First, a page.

Indicator: Self-Concept (SELF)

Children show self-awareness and a positive self-concept

During the infant, toddler, and preschool years, children experience dramatic growth in their awareness that they are separate beings with emotions, interests, and abilities of their own. Simultaneously, but at a slower pace, they become aware of others as individuals, as well.

Infants begin life unaware that they are individuals separate from their caregivers and their surroundings. Toward the end of the first year, however, they begin to see themselves as distinct individuals. They begin to respond to their names and recognize themselves in the mirror. They also begin to have a sense of themselves in relation to important people in their lives. Most children this age are strongly attached to their primary caregiver and fear losing sight of that person.

As children grow and develop, they become more mobile and verbal. They delight in exploring things and people in their environment. Given time and space, young children are amazingly persistent as they work to accomplish specific tasks, for example, putting a big doll into a small car or trying again and again to reach a light switch. They also take great pride in their accomplishments and appreciate an audience. They seek and appreciate attention and validation, especially from their significant adults.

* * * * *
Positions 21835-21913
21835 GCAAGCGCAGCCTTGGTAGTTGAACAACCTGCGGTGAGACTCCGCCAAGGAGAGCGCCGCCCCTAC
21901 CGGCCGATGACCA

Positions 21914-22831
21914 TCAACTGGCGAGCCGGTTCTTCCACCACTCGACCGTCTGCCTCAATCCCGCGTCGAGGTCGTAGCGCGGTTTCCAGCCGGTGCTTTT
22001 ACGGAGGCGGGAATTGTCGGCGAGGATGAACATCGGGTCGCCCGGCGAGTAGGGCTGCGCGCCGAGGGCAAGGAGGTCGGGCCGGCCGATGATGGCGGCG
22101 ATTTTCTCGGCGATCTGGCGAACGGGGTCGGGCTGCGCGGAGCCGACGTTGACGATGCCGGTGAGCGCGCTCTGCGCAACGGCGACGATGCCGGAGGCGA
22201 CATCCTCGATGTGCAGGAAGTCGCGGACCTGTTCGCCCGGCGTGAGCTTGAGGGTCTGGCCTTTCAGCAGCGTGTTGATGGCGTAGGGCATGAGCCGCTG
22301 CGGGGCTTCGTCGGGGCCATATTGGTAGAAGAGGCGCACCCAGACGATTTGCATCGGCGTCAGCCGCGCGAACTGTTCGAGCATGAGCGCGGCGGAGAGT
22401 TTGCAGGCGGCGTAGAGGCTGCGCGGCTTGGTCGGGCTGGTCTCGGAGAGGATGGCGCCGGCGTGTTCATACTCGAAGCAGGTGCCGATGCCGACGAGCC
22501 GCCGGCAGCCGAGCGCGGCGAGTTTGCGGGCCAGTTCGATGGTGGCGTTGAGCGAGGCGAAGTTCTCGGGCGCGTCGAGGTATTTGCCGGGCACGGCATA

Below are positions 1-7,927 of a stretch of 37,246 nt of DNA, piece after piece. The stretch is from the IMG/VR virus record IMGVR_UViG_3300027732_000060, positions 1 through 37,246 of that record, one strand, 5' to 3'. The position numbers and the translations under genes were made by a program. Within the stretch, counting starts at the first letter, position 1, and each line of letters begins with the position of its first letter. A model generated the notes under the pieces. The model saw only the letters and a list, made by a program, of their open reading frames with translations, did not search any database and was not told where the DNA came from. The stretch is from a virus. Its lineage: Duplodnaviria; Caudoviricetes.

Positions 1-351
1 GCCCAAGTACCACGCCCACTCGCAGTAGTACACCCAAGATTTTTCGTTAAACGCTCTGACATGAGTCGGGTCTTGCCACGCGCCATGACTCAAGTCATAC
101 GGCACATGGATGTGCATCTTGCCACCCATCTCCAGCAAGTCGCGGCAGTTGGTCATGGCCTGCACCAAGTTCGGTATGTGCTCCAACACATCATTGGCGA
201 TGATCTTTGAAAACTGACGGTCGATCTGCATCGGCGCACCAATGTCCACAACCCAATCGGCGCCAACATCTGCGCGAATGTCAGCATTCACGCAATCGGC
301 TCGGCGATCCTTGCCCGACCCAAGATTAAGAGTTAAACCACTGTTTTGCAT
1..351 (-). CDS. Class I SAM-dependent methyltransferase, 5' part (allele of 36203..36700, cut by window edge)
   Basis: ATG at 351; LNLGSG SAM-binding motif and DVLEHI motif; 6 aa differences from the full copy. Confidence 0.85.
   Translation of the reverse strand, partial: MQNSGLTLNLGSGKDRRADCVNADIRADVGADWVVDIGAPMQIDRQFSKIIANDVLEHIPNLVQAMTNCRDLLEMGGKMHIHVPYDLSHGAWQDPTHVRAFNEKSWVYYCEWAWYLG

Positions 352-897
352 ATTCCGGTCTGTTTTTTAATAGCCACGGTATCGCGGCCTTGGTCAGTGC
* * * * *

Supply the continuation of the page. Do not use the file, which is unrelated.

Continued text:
"Me" and "mine" are spoken with increasing frequency. Young children become quick to insist "Me do it" to let others know they don’t need help with the tasks they’ve mastered, such as taking their shoes off. As their vocabulary grows, they begin to talk about their physical characteristics and the things they like. In addition, they become aware of important relationships with others. This awareness might be demonstrated by referring to a brother as "My David," for example, or by carrying around a family picture.

Soon, children develop a vocabulary for expressing their feelings and needs. They begin to say "I’m hungry" or "I’m mad" instead of leaving it up to others to figure out what is going on inside of them. With guidance and support, they learn what they need to do to manage those feelings and inform others of how they feel and what they need, for example, by saying "I’m scared. Can I stay by you?"

As preschool children become more aware of their peers, they begin to compare themselves, their appearance and their abilities, to others. "Fredo and me both don’t get scared of thunder" or "You like to eat cheese and I don’t, right?" About the same time, they will be able to label the feelings of others by looking at and "reading" body language and faces.